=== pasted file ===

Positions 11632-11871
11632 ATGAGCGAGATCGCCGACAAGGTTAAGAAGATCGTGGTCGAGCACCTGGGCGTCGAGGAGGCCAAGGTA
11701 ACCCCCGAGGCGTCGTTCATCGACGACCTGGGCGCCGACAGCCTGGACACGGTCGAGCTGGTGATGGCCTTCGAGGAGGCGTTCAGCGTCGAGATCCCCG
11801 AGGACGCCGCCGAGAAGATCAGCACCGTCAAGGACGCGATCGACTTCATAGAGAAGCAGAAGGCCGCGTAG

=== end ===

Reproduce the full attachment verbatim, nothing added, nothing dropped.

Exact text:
Positions 11632-11871
11632 ATGAGCGAGATCGCCGACAAGGTTAAGAAGATCGTGGTCGAGCACCTGGGCGTCGAGGAGGCCAAGGTA
11701 ACCCCCGAGGCGTCGTTCATCGACGACCTGGGCGCCGACAGCCTGGACACGGTCGAGCTGGTGATGGCCTTCGAGGAGGCGTTCAGCGTCGAGATCCCCG
11801 AGGACGCCGCCGAGAAGATCAGCACCGTCAAGGACGCGATCGACTTCATAGAGAAGCAGAAGGCCGCGTAG